By LINDA BUCHWALD
There is a scene in John Guare’s epic play A Free Man of Color, now playing on Broadway at Lincoln Center Theater's Vivian Beaumont Theatre, where the character Margery speaks about the beauty of what makes New Orleans New Orleans. Jeanine Tesori wrote what she considered a very smart music cue for that scene, but when she tried to use it, it was too complicated. She ended up rewriting the moment for the piano, with just a touch of bagpipes and mandolin. Director George C. Wolfe told her that the new cue worked beautifully because Margery is the melody and Tesori is accompanying her.
“That’s a perfect representation of writing for a play,” Tesori says. “You basically write an evening of accompaniment as opposed to setting text and being both the star and the orchestra.”
Perhaps the most prominent female composer working in theatre today, Tesori is known for scoring musicals like Caroline, or Change (also directed by Wolfe),Thoroughly Modern Millie, and Shrekbut she has spent the time in between composing for films and plays. (In fact, her first of four Tony nominations was for Twelfth Night in 1999.)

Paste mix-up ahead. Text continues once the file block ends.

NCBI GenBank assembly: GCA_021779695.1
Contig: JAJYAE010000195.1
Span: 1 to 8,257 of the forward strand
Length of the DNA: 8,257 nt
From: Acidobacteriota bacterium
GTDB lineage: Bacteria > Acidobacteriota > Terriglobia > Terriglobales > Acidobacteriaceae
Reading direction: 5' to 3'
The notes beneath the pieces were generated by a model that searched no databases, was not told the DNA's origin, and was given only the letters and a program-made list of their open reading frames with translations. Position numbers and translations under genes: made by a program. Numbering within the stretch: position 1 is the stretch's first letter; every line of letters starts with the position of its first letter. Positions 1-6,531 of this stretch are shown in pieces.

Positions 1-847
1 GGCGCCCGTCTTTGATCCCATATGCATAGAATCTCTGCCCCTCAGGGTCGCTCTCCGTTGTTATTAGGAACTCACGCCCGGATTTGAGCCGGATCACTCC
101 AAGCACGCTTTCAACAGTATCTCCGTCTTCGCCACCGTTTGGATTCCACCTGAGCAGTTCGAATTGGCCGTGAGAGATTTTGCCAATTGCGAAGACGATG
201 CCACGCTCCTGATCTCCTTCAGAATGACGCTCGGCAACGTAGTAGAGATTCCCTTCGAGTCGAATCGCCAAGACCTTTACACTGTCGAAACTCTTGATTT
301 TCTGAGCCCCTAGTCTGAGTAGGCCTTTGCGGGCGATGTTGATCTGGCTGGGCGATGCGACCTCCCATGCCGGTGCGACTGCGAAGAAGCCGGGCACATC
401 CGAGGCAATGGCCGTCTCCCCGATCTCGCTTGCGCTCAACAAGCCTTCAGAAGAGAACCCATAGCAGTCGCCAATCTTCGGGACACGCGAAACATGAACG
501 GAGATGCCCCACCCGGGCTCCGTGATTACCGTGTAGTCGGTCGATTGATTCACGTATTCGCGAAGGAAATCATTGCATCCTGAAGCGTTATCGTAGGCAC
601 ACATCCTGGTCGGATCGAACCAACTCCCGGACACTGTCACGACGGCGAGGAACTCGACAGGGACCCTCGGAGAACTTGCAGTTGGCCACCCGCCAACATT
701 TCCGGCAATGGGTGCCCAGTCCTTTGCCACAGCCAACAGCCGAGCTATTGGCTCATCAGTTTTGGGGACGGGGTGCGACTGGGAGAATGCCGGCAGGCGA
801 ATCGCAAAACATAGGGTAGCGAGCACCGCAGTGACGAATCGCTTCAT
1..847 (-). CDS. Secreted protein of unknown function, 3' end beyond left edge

Plays provide an ego check that Tesori appreciates. “In a musical, the music is so much the muscle of it and in a play the text is the muscle,” she says. “It’s about getting out of the way to service the work and not to call too much attention because it’s not a musical, and yet it’s a musical evening."
Another advantage of writing for a play is that it takes two or three months, as opposed to the four or five years usually required by a musical. “If you only write musicals, I think the danger is that you just can’t do that many,” Tesori says. “[On a play,] you get an experience, and it just doesn’t take that much time, but you get to be part of a process.”
She was drawn to A Free Man of Color partly because it let her work with Wolfe again, and partly because it's set in New Orleans in 1801, a historical period she didn't know.
To prepare for the project, Tesori did research this summer at the Library of Congress. She incorporated styles of music from all the cultures influencing New Orleans at the time—hand drumming from Africa as well as the more classical sounds of Europe and Saint-Domingue (now Haiti). “I was just trying to lay some of that groundwork so that people could just say with their ear that there are a lot of cultures who are meeting here. What’s going to happen when they combine and just lay on top of each other?”
At the same time, Tesori didn’t want her work to sound like a research project. Some of the music in A Free Man of Color is anachronistic, but she wanted to “try and find an emotion, a way in, not be a slave to the history.”
There was a lot of trial and error during the four weeks of rehearsal, and she ended up with a lot of what she calls “extra pie crust," but that’s not necessarily a bad thing. She jokes, “I have enough material for a couple of more plays.”
Linda Buchwald blogs for StageGrade and her own blog, Pataphysical Science. Follow her on Twitter: @PataphysicalSci